Pretty much the point I was making too. Small countries will always be brushed aside unless they have the backing of a strategic ally. Take Serbia for example. If Russia wasn’t a broken nation in 1999, NATO could not have bombed them into submission. The Russians would have surely intervened.

        Little known fact is that a small isolated Russian force that made up some of the “peacekeepers” in Kosovo actually broke from NATO command and took the airport in Pristina ahead of the NATO deployment. The NATO commander of the time, Wesley Clark gave authority for British troops to take the airport by force, being the giant peanut that he is! I ebelieve the British commander on the ground in the region told him to go “I’m not going to start the Third World War for you” and basically told him to go jump.

        Shame we have another idiot in charge of NATO’s military arm (why does it have one again???) in this Breedlove character. A charlatan if I ever saw one.

      • Your knowladge of Balkan history is very poor and bias. Obviously you are reading not the right sources.

      • Re, Serbia and Russia, younger generations look west, and that includes Croatia (where many Serbs were born during Yugoslav times).

        However, many smaller nations who recently joined the EU, and those who have not e.g. Turkey, are fighting external forces (mostly imagined) continually for influence over their population, and especially electorates.

        It’s about more wordly youth and working age populations wanting EU membership with the freedoms and benefits offered, which govts. achieved along with commensurate funding and investment, but they then turn round and tell the EU to f’off and mind its own business (glib retort from EU is quite rightly, ‘ok, pay all those funds back that we gave you for development, infrastructure etc., if you can find them…..)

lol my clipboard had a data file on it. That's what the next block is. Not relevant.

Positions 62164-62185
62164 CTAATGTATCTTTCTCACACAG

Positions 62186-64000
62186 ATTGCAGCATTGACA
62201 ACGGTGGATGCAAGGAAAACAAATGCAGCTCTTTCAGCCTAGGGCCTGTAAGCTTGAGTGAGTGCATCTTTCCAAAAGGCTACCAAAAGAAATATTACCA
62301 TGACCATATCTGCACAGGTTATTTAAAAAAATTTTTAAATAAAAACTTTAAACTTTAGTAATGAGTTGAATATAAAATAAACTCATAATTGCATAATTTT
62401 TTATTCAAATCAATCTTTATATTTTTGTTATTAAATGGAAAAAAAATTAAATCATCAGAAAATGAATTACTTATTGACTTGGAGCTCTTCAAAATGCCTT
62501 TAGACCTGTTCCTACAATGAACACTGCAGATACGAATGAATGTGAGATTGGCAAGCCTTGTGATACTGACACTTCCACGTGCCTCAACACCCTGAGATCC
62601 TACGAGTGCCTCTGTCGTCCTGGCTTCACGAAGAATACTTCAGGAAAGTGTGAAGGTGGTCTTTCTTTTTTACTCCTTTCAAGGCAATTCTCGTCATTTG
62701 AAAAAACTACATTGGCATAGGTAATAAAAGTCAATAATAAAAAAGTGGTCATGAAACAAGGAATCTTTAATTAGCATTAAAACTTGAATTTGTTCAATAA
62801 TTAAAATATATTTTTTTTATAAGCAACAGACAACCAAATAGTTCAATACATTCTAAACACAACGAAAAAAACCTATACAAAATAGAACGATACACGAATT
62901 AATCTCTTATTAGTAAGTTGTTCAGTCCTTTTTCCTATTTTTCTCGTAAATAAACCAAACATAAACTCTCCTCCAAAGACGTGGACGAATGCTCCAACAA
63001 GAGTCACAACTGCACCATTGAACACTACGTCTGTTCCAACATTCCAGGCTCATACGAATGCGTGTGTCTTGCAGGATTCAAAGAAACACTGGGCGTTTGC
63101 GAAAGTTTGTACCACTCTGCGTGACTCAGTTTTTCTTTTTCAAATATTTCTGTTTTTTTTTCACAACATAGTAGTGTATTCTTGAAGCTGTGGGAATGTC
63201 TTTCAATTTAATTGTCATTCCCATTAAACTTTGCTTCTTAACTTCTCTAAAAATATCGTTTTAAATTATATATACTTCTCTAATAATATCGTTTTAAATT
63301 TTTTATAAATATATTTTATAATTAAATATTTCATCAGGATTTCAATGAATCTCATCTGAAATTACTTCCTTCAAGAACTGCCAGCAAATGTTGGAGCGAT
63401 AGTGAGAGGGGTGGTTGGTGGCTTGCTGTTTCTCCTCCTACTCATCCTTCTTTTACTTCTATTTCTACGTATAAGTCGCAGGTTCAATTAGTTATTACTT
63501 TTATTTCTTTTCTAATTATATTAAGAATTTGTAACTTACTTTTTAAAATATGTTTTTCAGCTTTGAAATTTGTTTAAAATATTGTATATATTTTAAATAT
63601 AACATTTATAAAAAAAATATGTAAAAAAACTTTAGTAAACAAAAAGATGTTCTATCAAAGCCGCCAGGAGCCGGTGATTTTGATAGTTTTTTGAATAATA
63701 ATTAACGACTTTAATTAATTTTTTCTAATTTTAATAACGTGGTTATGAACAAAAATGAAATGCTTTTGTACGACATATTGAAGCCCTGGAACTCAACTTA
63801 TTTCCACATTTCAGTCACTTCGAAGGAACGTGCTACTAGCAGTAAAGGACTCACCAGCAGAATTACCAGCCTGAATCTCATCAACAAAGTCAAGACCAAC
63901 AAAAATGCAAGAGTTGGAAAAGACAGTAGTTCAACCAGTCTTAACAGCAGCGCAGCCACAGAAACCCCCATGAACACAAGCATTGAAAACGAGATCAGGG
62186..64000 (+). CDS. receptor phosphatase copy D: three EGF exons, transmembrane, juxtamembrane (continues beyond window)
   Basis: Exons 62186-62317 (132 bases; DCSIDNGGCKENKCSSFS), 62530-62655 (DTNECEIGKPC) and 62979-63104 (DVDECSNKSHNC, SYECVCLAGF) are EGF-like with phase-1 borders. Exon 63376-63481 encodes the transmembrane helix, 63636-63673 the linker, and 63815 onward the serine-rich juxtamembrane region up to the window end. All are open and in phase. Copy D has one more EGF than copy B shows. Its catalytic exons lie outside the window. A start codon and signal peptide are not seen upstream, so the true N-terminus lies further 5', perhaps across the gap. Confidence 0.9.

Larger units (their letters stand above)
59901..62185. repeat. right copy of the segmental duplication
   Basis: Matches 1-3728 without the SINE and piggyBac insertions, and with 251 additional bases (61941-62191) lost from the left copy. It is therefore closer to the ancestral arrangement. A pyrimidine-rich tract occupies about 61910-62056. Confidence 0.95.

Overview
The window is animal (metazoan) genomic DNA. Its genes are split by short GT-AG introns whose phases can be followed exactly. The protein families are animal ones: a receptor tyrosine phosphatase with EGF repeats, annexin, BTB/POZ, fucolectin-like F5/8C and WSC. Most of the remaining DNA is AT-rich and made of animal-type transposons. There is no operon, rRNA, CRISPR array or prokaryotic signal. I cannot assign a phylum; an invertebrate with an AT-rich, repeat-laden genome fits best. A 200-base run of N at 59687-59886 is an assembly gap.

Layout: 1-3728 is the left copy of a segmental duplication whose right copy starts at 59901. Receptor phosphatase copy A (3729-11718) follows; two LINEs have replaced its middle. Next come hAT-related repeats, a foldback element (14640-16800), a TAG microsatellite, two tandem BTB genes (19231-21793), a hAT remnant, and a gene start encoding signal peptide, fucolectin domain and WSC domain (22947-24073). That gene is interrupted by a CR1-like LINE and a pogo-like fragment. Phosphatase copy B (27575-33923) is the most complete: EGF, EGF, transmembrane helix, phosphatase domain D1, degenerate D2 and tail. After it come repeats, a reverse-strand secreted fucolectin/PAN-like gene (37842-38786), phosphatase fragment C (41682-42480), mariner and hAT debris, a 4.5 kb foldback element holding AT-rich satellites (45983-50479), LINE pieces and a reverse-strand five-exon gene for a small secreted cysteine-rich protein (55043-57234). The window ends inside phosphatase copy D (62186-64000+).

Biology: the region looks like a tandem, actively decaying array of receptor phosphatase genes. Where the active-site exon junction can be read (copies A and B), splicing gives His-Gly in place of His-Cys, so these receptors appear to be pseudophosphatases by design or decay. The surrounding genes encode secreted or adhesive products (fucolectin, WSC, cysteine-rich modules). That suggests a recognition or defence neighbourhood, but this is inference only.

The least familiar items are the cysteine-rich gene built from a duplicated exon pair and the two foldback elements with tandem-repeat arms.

During severe floods last year there was much regional help and relationship building between thousands of relief workers, military etc. (I guess younger generations) of Serbia, Croatia and Bosnia, but this was neither highlighted nor celebrated in most but especially state Serbian media.

        What was? The great mother country Russia for supplying a few dozen (permanently based in western Serbia) emergency pesonnel, and thank god for the mother Orthodox Church…… hardly reflects fact that most younger or working age Serbs look to or are already in EU, USA, Canada, UK, Australia etc., apart from employment and business related mining and engineering, few would be looking to Russia for a future….. except ageing politicians, church etc.

        States may officially or unofficially ally themselves with bigger allies, which may ensure electoral success (with ageing electorates pining for the old days of certainty), but it does not win them many points from savvy and mobile multilingual younger generations whom for now may not have a voice in the electorate, but that will change…….

        The EU and/or western Europe is changing quickly and positively through youth study and working age mobility, seeing how the world works (more so nowadays than domestic elites) who in turn influence and support friends and family back home. One sees a lot more scepticism towards national governments, especially when they have been used, along with the nation, as a personal business fiefdom for connected political and adminstrative elites.